Researchers Sara Cools, Pål Schøne and Marte Strøm have studied the differences between boys and girls with regard to pupils who either defer or expedite school start in their article ‘Forskyvninger i skolestart: Hvilken rolle spiller kjønn og sosial bakgrunn?’ (‘Displacement in school start: The role of gender and social background’).
“Gender is the most important factor when it comes to deferred school start. Twice as many boys as girls start school a year late,” says Sara Cools.
The background for the study is the so-called maturity hypothesis. According to this hypothesis, girls mature intellectually earlier than boys do, in accordance with girls entering puberty earlier than boys. This uneven maturation process also results in a gender difference in school performance.
“We have initiated a larger project in which we are taking a closer look at gender differences in school performance, and the present survey is also a preparation for this larger study,” says Cools.
The data selection is gathered from Norwegian Education Base (NUDB) and consists of all children who completed lower secondary school between the years 1995 and 2008.
“This study of early and late school start does not tell us anything new or revolutionary, and neither can it confirm or refute the maturity hypothesis,” says Cools.
“But we believe it is important to map out which factors are decisive for deviations from the norm.”
The study shows that deferred school start is most common among boys, whereas expedited school start occurs mostly among girls.
“In total, most children start school at the regular time, in autumn the same year as they turn six, or seven for the children who started school before Reform 97,” Cools explains.
“But approximately eight per cent of the girls who are born in January start school one year early, whereas approximately nine per cent of the boys born in December start a year late.”
One day’s age difference, such as being born on December 31 and January 1, normally involves starting school a year apart. This demonstrates how accidental it is whether you become the oldest or the youngest child in your class.
“The fact that more girls than boys have their school start expedited may also reflect the common assumption that girls are generally more mature,” says Cools.
An advantage to be the oldest
“What consequences does it have to be either the youngest or the oldest in the class?”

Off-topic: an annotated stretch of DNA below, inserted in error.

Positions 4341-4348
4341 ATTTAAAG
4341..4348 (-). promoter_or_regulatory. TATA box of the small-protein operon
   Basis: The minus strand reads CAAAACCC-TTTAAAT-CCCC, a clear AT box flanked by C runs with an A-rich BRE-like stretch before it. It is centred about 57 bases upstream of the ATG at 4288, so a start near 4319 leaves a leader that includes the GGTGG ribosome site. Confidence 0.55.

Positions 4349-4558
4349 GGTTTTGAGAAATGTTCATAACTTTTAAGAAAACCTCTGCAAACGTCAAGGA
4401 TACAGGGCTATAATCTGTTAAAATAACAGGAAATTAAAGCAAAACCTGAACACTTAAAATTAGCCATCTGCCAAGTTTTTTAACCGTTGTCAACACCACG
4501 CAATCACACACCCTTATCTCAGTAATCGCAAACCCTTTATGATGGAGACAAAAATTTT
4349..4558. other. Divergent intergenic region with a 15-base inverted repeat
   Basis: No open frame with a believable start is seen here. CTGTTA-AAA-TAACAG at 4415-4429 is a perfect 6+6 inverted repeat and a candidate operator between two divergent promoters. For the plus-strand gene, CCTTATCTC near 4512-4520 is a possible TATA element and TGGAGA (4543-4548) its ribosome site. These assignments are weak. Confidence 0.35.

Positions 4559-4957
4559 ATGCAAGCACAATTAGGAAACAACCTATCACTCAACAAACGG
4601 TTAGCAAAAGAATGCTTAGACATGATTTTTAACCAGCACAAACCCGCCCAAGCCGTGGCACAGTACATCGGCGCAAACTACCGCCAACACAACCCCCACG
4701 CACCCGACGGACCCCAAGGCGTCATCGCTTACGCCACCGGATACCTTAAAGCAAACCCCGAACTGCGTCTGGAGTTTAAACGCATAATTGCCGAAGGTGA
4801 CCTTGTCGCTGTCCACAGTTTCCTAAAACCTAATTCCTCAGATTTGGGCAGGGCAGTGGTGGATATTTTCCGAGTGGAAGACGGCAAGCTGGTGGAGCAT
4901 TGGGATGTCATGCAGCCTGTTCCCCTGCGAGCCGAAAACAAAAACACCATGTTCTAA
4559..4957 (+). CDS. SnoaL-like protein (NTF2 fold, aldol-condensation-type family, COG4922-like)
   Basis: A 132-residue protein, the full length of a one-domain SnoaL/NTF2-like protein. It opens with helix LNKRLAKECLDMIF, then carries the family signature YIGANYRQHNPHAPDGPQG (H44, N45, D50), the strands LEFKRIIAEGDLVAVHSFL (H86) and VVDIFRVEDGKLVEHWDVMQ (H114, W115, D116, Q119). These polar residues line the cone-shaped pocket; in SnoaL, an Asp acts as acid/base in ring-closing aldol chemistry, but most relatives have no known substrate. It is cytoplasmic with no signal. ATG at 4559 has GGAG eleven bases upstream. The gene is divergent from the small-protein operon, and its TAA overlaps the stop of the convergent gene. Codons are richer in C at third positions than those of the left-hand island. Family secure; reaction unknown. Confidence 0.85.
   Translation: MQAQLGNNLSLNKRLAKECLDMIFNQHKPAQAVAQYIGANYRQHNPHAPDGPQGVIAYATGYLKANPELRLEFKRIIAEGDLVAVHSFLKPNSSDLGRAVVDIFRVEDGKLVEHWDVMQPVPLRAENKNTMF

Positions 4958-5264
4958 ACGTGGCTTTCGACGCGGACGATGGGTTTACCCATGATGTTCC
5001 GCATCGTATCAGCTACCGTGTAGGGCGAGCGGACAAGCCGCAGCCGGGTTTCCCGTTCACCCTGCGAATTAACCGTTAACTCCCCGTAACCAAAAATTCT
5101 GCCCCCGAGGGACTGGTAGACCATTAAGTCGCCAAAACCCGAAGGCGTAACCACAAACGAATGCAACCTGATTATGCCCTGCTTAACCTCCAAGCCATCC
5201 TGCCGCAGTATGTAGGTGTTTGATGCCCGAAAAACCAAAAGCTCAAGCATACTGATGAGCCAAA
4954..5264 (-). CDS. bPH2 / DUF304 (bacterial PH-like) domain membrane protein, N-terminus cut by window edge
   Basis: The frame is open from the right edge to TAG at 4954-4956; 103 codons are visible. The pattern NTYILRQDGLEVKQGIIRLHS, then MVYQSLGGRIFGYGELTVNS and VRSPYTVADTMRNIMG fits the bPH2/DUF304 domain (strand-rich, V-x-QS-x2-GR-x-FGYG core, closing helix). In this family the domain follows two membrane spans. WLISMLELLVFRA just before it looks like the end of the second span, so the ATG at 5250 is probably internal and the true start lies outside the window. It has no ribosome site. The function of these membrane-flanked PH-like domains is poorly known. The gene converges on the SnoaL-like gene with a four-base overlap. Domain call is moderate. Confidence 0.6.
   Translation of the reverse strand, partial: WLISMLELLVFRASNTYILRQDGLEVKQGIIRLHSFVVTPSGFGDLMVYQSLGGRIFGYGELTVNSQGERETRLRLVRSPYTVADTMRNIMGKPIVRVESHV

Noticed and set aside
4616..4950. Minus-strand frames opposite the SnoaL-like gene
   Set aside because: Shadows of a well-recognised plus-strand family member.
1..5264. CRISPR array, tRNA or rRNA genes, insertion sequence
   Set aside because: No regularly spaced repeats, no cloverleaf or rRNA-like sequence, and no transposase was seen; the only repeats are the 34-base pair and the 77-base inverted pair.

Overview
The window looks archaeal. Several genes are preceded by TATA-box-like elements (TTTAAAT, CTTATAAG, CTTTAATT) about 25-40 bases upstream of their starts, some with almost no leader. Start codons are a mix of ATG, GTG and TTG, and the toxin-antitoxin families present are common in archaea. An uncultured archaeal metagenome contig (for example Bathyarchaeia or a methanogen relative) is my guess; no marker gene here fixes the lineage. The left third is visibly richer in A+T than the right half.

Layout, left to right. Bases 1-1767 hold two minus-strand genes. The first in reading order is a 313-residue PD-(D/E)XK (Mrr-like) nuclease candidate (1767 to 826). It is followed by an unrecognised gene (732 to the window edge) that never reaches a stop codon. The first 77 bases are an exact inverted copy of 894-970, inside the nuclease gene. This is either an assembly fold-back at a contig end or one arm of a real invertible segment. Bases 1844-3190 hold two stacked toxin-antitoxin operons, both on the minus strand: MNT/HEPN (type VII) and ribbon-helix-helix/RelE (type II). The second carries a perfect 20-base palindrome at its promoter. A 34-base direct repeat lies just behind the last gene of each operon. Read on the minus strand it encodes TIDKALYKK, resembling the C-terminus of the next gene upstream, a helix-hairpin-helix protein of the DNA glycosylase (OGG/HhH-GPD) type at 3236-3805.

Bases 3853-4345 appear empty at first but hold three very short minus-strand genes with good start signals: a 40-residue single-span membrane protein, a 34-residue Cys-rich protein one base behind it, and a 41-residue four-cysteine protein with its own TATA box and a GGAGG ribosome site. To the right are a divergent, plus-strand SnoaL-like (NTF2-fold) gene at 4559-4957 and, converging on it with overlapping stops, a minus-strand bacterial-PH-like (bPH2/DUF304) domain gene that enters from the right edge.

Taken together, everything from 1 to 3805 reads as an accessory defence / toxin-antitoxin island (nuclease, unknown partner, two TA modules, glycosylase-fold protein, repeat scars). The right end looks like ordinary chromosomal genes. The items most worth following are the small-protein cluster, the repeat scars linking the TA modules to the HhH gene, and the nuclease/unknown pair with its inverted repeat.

“Being the oldest is positive short-term. On average, those born in the very beginning of the year get better grades than those born just before Christmas,” says Cools.
However, she emphasises that this effect gradually fades out.
“Most studies do not find any significant long-term effect of being the oldest in the class. By long-term we mean that it no longer has any significance when the children are grown up, for instance when it comes to education and income.”
In general, parents with higher education are more likely to change the time of their children’s school start.
Being the youngest in the class also has consequences.
“Several studies show that those born in December, and particularly boys, are more likely to be diagnosed with ADHD. A Danish study shows that these children also have bigger chances of being caught for criminal offences.”
Cools and her colleagues have also looked at what significance parents’ education may have for early or late school start.
“In general, parents with higher education are more likely to change the time of their children’s school start. In particular, they are more likely to let their children start a year early,” says Cools.
“These children also seem to perform better. We don’t think this is because they start school a year before, but rather that those children who start school earlier would do well in any case.”
More boys than girls born in December have their school start deferred.
“It seems that we are more prone to draw the conclusion that boys who are born late in the year are not mature enough for regular school start,” she says.
Thinks girls mature earlier
According to Ingeborg Folløy Solli, economist and associate professor at the University of Stavanger Business School, there are many indications that girls mature earlier than boys.
“But we can’t be sure,” she admits.
Solli is part of the Agder Project (Agderprosjektet), where one of the aims is to develop and test a pre-school program that will contribute to giving children an improved and more equal learning foundation when they start school.
“We know that the oldest pupils perform better than the youngest. We also know that girls perform better than boys. The question is whether it also has to do with maturity, if girls mature earlier than boys? We don’t know this for sure, but there are many indications of this.”